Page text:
Last Friday, Somali pirates seized an American yacht with four U.S. citizens on board. American naval Special Forces stormed the yacht, killing two pirates and detaining 15. The pirates had already killed the two American couples. The U.S. Justice Department and FBI are contemplating whether to try the 15 pirates in U.S. courts. This incident follows last week’s New York District Court decision to sentence a Somali pirate to more than 33 years for his involvement in the 2009 hijacking of the Maersk Alabama. In response, Somali pirates have threatened to kill more captives, warning international warships to not approach captured vessels. On land in Somalia, intense fighting between African Union peacekeepers and Islamist militants resulted in heavy casualties Wednesday.

    State Department News. Tuesday, Secretary Clinton met with Latvian Foreign Minister Valdis Kristovskis to discuss NATO, Afghanistan and the crackdown in Belarus. The Secretary also met Tuesday with U.S. Trade Representative Ron Kirk. On Wednesday, Secretary Clinton met with Brazilian Foreign Minister Antonio Patriota to discuss Libya and President Obama’s impending trip to Brazil. The Secretary met Thursday with Timor-Leste Prime Minister Xanana Gusmao and discussed supporting human rights and democracy, as well as Timor-Leste’s development and stability. This week, Deputy Secretary James Steinberg travelled to Armenia, Georgia, and Azerbaijan, and will conclude this weekend with stops in Albania and Bosnia. The Deputy Secretary’s visit to Armenia and Azerbaijan was intended to ease tensions and discuss the Nagorno-Karabakh conflict. In Tbilisi, Deputy Secretary Steinberg met with Georgian President Mikheil Saakashvili to discuss the strategic bilateral relationship.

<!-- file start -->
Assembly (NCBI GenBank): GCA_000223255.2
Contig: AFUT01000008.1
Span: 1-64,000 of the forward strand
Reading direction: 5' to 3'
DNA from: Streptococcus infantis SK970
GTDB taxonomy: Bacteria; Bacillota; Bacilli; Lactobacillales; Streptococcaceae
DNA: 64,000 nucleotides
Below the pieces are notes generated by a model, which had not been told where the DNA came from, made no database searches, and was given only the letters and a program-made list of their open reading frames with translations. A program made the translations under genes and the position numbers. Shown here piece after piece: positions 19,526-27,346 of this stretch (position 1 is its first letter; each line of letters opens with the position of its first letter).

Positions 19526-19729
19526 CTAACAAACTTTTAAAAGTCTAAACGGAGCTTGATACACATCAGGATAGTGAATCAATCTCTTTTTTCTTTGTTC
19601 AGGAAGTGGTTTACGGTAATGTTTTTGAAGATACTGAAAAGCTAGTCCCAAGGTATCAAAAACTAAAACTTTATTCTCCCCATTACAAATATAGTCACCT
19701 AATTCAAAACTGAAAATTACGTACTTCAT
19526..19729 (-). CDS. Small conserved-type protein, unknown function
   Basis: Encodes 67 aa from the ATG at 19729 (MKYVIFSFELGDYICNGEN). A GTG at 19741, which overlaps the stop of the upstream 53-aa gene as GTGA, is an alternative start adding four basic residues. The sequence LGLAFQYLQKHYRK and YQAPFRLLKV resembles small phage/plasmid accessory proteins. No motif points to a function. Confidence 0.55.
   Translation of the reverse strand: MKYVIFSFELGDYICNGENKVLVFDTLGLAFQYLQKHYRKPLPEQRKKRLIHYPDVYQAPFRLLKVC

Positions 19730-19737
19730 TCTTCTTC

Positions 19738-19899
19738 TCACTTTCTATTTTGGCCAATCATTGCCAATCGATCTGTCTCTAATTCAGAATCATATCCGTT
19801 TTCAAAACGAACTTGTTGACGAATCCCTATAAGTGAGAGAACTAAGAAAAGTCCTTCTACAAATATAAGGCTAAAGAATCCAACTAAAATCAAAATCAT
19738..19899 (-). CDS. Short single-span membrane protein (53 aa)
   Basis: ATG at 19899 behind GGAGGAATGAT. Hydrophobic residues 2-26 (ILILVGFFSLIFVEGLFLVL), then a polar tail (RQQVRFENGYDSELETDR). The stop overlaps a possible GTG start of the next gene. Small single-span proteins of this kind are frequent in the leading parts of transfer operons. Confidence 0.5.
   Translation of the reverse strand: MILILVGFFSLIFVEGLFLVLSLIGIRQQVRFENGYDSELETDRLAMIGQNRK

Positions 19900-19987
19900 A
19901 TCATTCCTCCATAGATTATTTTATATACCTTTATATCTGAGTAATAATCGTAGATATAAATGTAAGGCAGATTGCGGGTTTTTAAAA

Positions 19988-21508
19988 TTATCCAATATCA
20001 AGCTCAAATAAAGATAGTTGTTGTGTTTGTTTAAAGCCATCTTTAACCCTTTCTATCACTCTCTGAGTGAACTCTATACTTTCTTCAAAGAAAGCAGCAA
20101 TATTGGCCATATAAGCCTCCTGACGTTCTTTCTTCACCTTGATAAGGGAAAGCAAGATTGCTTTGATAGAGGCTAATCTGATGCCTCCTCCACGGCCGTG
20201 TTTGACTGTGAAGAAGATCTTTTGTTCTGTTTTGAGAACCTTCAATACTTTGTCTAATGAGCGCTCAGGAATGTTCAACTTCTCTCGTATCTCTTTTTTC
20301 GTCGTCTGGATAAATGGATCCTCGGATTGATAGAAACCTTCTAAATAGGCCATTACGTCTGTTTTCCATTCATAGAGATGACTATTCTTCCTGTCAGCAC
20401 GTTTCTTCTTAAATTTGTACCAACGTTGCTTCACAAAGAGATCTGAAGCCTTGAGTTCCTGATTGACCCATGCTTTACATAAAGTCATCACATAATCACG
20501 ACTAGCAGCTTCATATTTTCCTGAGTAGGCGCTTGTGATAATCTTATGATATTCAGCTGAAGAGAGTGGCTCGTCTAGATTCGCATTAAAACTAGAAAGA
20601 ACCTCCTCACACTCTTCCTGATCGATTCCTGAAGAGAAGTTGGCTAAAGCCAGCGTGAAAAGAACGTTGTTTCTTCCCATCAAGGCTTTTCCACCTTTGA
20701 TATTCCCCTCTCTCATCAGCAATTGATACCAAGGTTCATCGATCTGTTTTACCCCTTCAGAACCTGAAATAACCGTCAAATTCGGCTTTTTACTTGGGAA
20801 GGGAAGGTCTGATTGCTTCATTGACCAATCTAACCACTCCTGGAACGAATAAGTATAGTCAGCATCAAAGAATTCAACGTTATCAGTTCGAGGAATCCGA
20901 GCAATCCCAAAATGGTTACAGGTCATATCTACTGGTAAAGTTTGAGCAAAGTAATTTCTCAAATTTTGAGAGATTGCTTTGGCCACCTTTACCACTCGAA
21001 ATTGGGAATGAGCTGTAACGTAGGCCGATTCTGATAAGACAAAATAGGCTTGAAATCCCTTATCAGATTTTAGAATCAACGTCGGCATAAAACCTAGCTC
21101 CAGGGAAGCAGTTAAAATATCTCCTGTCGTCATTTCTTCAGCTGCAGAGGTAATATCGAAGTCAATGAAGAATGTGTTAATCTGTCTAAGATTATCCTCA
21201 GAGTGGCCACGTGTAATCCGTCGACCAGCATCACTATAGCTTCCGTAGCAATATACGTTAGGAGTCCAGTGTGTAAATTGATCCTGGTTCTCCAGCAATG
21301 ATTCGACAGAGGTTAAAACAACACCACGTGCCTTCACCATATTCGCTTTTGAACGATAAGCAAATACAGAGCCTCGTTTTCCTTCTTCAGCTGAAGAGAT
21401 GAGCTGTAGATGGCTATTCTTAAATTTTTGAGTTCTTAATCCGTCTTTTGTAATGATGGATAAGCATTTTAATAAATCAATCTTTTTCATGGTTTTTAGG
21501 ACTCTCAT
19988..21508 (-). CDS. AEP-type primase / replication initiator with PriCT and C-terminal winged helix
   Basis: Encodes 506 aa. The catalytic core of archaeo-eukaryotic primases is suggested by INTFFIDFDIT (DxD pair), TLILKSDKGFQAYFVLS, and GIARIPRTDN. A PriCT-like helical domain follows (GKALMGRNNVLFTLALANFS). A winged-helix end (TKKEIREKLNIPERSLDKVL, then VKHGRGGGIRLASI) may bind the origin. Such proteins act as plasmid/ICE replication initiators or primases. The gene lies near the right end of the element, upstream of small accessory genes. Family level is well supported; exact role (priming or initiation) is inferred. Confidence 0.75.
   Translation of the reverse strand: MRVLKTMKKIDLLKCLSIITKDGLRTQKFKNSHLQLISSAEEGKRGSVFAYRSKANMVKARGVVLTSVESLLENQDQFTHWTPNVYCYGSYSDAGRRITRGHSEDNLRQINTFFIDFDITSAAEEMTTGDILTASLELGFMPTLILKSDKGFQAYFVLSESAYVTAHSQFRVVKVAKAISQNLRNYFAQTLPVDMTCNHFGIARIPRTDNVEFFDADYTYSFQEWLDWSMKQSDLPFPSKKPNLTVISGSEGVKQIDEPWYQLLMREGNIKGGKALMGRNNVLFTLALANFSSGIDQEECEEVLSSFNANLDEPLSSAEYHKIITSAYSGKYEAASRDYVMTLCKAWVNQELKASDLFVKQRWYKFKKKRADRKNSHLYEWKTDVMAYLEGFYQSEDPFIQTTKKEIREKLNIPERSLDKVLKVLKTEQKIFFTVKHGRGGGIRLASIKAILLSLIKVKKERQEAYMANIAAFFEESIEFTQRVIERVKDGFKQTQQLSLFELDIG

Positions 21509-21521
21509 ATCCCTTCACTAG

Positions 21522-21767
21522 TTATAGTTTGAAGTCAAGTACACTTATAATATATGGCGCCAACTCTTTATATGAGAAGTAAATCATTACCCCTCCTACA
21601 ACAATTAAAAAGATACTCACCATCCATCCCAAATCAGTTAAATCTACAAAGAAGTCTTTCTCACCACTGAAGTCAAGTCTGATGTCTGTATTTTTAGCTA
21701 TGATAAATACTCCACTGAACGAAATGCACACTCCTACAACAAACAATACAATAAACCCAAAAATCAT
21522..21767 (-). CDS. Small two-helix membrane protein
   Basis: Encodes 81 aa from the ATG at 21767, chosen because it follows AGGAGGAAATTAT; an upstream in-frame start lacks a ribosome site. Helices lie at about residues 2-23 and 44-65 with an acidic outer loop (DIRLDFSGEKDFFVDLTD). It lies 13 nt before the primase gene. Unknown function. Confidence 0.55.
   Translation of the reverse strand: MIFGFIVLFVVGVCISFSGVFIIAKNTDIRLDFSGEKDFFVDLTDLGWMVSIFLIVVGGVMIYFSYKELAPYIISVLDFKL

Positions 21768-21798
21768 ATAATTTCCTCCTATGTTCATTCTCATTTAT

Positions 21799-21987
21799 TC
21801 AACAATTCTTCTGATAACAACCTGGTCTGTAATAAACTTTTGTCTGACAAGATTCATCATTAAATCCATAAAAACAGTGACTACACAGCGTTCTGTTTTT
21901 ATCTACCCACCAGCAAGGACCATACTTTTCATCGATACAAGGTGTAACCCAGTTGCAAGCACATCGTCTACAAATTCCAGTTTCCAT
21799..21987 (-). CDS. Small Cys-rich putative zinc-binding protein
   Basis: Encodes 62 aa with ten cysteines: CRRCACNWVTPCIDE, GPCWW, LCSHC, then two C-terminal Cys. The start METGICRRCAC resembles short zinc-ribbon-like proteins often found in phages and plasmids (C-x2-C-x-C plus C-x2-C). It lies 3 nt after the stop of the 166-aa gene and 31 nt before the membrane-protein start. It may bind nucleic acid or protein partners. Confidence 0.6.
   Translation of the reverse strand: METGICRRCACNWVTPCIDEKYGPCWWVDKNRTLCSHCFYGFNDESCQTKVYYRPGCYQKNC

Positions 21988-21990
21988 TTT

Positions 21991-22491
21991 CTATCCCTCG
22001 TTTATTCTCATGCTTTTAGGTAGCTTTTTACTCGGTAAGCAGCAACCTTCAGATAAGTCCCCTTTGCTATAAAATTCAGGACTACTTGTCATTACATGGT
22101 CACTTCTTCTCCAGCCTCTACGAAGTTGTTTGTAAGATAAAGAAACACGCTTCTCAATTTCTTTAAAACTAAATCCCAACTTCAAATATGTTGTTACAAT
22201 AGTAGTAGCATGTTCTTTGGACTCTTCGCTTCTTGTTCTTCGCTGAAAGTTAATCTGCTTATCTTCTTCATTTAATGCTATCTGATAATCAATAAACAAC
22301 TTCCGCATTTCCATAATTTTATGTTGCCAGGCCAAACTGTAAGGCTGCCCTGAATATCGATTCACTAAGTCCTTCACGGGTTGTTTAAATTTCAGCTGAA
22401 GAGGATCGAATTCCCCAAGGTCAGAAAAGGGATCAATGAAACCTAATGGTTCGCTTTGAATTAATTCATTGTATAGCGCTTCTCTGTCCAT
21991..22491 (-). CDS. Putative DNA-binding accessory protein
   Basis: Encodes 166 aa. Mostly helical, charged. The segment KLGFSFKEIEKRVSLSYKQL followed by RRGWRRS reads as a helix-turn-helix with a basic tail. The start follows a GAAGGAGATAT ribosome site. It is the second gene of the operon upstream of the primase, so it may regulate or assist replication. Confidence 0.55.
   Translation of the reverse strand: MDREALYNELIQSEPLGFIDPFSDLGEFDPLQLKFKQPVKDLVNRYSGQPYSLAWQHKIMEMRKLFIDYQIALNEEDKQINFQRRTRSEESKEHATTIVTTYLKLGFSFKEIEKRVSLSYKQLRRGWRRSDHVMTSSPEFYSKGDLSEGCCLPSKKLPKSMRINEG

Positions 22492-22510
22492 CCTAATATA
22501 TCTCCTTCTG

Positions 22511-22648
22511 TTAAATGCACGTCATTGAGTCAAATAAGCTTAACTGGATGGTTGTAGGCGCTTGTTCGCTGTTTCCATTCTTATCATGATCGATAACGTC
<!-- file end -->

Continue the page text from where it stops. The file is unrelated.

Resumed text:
This week, President Obama announced his intention to nominate Carl Shapiro to be a Member of the White House Council of Economic Advisors. President Obama extended condolences to New Zealand Prime Minister John Key for the earthquake Tuesday that so far has claimed 113 lives. A U.S. search and rescue team arrived in Christchurch Thursday. Next Thursday, Mexican President Felipe Calderon will visit the White House. On March 7th, President Obama will welcome Australian Prime Minister Julia Gillard.